Posts Tagged ‘art’

While I was in Prague this summer, I read Milan Kundera’s magnificent and heartbreaking novel, The Unbearable Lightness of Being. The story takes place in Prague in 1968, during the Prague Spring and the subsequent Soviet occupation. Tomáš, Tereza, Sabina, and Franz are the four characters through whose lives, loves, and losses the insignificance of life and the fate of the individual are examined.

What better place to lose oneself in one of Kundera’s passionate novels than in Prague, where the author attended university and the setting for most of his books. From the top of Petřín hill to the old castle grounds at Vyšehrad perched above the Vltava River, the city of Prague encapsulates a beauty, mystery, and romance reflected in the poignant and sometimes surreal writing of Milan Kundera.

{View of Prague Castle from Petřín hill}

{Petřín hill}

{View from Petřín hill with Prague castle in the distance}

{View of the Vltava, Prague castle, and Petřín hill from Vyšehrad castle}

{View from Vyšehrad castle}

Recently, while browsing through Free People’s blog, BLDG 25, I stumbled upon some posts from their Book Club series featuring Unbearable Lightness of Being pairing favorite quotes with images that evoke the sentiment of the novel. Here are some of my favorites…

“chance and chance alone has a message for us. everything that occurs out of necessity, everything expected, repeated day in and day out, is mute. only chance can speak to us. we read its message much as gypsies read the images made by coffee grounds at the bottom of a cup.”

“while people are fairly young and the musical composition of their lives is still in its opening bars, they can go about writing it together and exchange motifs…but if they meet when they are older, their musical compositions are more or less complete, and every motif, every object, every word means something different to each of them.”

“When the heart speaks, the mind finds it indecent to object.”

“…and finally there is the fourth category, the rarest, the category of people who live in the imaginary eyes of those who are not present.  they are the dreamers.”

See more of Free People’s favorite quotes from the book here, here, and here.

[Images by Kelly Overvold, from amazon.com, and from blog.freepeople.com.]

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I’m in love with this great mug I bought from Anthropologie yesterday!

—released as part of the Homegrown Monogramed Mug product selection by Anthropologie in collaboration with Australian artist Samantha Robinson. Extremely delicate porcelain construction combines with a generous bulb form to compliment that extra large cup of tea or coffee. The captivating decoration suggests a baroque reinterpretation of floral and faunal designs with a hint of orientalist fantasy—executed with a contemporary edge and a bold color palette. Brilliant! But the crowning detail, in my opinion, is the throwing rings on the inside walls—my absolute favorite kind of artist’s signature. Check out more of Samantha  Robinson’s work here or stop by her shop the next time you’re in Sydney!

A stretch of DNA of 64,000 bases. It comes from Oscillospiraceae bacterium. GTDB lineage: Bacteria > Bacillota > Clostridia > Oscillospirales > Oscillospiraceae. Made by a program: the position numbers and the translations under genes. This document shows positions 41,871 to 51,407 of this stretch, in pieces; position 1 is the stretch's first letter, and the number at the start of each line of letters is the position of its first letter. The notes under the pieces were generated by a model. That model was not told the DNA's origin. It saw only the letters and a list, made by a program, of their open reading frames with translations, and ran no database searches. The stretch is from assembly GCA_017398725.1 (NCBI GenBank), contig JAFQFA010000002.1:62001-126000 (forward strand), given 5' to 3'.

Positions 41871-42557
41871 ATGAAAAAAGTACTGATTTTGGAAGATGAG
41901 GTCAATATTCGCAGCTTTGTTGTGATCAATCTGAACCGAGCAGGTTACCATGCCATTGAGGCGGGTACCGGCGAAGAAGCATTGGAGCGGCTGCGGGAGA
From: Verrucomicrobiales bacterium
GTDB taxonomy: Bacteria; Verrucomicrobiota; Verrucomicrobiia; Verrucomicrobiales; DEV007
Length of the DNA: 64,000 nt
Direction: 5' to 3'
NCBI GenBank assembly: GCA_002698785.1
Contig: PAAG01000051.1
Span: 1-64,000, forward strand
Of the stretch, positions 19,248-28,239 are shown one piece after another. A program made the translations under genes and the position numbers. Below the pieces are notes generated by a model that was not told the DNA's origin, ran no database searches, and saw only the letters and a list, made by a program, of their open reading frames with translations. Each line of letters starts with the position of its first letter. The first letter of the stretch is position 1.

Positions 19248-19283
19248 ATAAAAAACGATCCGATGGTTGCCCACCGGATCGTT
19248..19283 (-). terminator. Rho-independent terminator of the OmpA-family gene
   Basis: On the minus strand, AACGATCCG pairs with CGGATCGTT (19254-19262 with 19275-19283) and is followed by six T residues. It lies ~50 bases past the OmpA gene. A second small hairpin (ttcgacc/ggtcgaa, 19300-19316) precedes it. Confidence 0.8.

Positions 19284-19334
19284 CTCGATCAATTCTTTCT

[Images from anthropologie.com and samantharobinson.com.au.]

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Downtown Cape Town

South Africa

March 2011

“…the apricot warmth of a summer Sunday morning when almost everyone slept late and moldy cocks kept in postage-stamp, asphalt yards crowed their confined calls to wake no one in particular. Then the sun rose over-ripe although it was barely six o’clock and the whole District was snoring and blowing away the fumes of Saturday evening. The gaiety and sheer abandonment of the previous night had given way to the exhausted sleep of Sunday morning.” — Richard Rive, excerpt from “Buckingham Palace,” District Six in Whereabouts Press’s A Traveler’s Literary Companion

[See the complete album here!]

[Images by Kelly Overvold and Scott Zaban.]

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Florence, Italy

March 2010

[See the complete album here!]

“I slow diver won’t touch
the rock bottom of youth

now I fish out only
salty broken torsos

Apollo appears to me in dreams
with the face of a fallen Persian

poetry’s auguries are false
it all happened differently

the epic’s fire was different
the city’s fire was different

heroes did not return from the expedition
there were no heroes
the unworthy survived

I am seeking a statue
drowned in my youth

only an empty pedestal remains—
the trace of a hand seeking a form”

—from “To Apollo,” by Zbigniew Herbert

[See the complete album here!]

[Images by Kelly Overvold and Scott Zaban.]

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